TORONTO (Nov. 18) — It wasn’t often, in his public life, that Don Cherry had to summon enthusiasm. Whatever you felt about the icon that commanded nationwide attention for 38 years on Hockey Night In Canada, he had gusto streaming from every pore in his body. Such was not the case during a 10–minute phone chat I had with Donald S. tonight. “I’m tired,” he admitted, on the cusp on an exhaustive, nine–day interval in which he lost his weekly pulpit — fired by Rogers Communications for making “offensive” comments about people having immigrated to Canada, and their apparent aversion to wearing poppies in the weeks leading to Remembrance Day. As Don admitted last Tuesday, had he used the word “everybody” rather than the phrase “you people”, the entire episode wouldn’t have materialized. But, he didn’t. And it did.
“I’m sad — I’d be lying to you if I said anything else,” Cherry confessed, his voice trailing off several times during our conversation. “I knew it would hit me this week, when all the other stuff died down. You do something you love every Saturday night of the hockey season for nearly four decades and then it’s gone? How could I not be sad. A guy came up to me awhile ago, about 45 years old. He said ‘Don, I’ve been watching you since I was a little kid.’ And, I figured ‘yeah, right.’ But, then I thought about it and, y’know, he was a little kid when I started doing Coach’s Corner (in 1982). So, yeah, it’s sad. For me and a lot of people.”
Though he refused to become melancholy, Don is experiencing, right now, what people endure after the death of a loved one. This is not to make a direct correlation between the end of a television show and that of a person’s life. But, loss is still loss. And, most of us encounter the same emotions. In some religion, after a death, there are visitations and wakes prior to a funeral. In others — Judaism, for example — there’s an immediate burial followed by a one–week period of reflection, known as “shiva”, during which the bereaved are surrounded by friends and family. Once that period (and its distraction) ends, the gripping reality sets in.
Don Cherry’s “shiva” occurred in the four days after his dismissal. He spoke to reporters in Canada and the United States and made TV appearances on national networks in both countries. His face, and his exclusive fashion, were front–and–center in all forms of media. Much of the commotion, however, has now ceased. The people in his life have returned to their everyday activities and concerns. And, Don is feeling the pain.
Parenthetically, there is no larger issue in this story than Cherry’s relationship with Ron MacLean — his Coach’s Corner sidekick; travel companion and best friend in the business for more than 33 years (Don began the first intermission show with Dave Hodge, who was fired by CBC after flipping a pencil in disgust, on the air, over a programming issue in the spring of 1986). As I mentioned in a previous blog this week, it was nearly impossible to notice Cherry and MacLean, separately, during their years traveling on weekends — normally to where the Toronto Maple Leafs were playing — and throughout the two–month Stanley Cup marathon. Invariably, I would share airplanes, hotels and arenas with Don and Ron during my 17 seasons (1994–2010) covering the Leafs for The FAN–590. Theirs was more of an ancestral bond than a friendship.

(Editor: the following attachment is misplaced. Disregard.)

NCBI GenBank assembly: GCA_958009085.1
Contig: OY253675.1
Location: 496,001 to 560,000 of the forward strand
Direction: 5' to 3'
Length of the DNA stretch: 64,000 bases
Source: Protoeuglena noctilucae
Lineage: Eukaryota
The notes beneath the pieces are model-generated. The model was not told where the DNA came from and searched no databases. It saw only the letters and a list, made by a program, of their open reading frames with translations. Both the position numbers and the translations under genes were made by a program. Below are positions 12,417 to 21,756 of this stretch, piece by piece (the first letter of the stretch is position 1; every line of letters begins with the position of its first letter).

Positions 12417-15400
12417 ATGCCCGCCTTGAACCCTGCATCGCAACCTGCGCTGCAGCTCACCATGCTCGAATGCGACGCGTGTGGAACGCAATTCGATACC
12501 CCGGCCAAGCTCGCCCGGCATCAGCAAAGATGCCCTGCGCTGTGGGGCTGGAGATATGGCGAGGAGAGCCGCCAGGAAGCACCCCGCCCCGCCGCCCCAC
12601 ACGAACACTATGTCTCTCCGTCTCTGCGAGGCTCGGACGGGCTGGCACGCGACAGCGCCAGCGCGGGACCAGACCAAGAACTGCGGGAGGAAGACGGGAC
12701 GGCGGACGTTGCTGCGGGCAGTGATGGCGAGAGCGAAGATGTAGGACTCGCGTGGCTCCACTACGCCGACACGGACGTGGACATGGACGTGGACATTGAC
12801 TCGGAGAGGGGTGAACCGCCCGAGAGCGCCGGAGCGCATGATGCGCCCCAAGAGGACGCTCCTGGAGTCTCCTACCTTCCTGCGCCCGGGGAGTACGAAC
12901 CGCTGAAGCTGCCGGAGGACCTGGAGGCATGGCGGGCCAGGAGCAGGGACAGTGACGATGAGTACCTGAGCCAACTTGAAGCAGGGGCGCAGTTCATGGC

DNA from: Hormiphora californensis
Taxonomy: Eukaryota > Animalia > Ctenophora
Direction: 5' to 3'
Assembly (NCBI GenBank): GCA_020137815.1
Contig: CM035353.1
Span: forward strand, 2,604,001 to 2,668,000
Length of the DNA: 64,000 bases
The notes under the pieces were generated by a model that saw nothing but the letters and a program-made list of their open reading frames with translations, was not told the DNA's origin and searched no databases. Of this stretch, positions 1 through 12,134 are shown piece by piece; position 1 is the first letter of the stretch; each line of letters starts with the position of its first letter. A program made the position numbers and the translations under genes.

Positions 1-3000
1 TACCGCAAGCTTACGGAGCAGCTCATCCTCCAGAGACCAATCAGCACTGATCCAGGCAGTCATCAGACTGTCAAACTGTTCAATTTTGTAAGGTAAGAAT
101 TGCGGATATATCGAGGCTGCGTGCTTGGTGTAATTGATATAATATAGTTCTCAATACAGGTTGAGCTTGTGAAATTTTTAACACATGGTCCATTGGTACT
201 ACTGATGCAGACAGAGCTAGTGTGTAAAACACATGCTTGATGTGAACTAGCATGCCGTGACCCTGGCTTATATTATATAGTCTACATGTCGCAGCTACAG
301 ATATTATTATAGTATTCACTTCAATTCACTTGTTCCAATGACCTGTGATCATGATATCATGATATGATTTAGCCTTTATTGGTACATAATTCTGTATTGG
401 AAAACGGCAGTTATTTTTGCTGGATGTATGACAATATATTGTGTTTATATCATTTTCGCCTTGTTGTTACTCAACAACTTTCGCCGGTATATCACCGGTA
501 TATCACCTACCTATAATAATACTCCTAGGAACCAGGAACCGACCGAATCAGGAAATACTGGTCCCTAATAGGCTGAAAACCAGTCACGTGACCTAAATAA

But, neither has there been communication between the men since MacLean’s heartfelt apology to viewers off the top of the Hometown Hockey telecast (from Welland, Ont.) last Sunday, less than 24 hours after the “you people” diatribe on what became the final edition of Coach’s Corner. “No, I haven’t talked to Ron,” said Cherry, unmistakable sadness in his voice. “I didn’t know he was going to do that [the apology]; he didn’t tell me beforehand. I’m so disappointed. And hurt. I watched what he said about me on Saturday, but the feelings are still there. We’ll see. I don’t know what’s gonna happen. We were so close for so long.”
This past Saturday, during a solo, five–minute monologue in the first intermission of the Toronto at Pittsburgh game on CBC, MacLean confessed how he “collapsed” with grief several times after Cherry’s dismissal. How his emotions were so–terribly conflicted. And, repeatedly, how much he loved his long–time partner. “Coach’s Corner is no more,” Ron confirmed, his sorrow laid bare in front of another nationwide audience. It was classic MacLean — unrehearsed and from the heart. It hasn’t yet touched Cherry’s heart.
RON MacLEAN, EMOTIONAL, AND FLYING SOLO ON HOCKEY NIGHT FOR THE FIRST TIME IN 33 YEARS.
From my perspective, there is no horse in this race. I love and respect both men, as I’ve let them know during their difficult, whirlwind week. Ron is exactly the person you see every time he appears on television — friendly, engaging and unpretentious. Don’s TV persona is not entirely commensurate. Often, hardly at all. Around others, he is quite similar to MacLean: affable and generous with his time. During our brief phone conversation tonight, I reminded him of a Saturday afternoon in Montreal many years ago. The Leafs were in town to play the Canadiens and the hotel central to all hockey activity at the time — the Marriott Chateau Champlain, across from the Bell Centre — was teeming with humanity after the morning skates. I walked back from the arena with Don and Ron. Cherry was immediately swarmed upon for autographs and pictures. I went for lunch with a couple of media colleagues. When we arrived back at the hotel, 90 minutes later, Don was still scribbling his name and smiling for cameras. That’s the type of person he was. And, is.
If I therefore have one wish in this entire episode, it’s that Don heals from his enmity toward MacLean… and the long–inseparable buddies can resume their kinship. Everything else, to me, is secondary.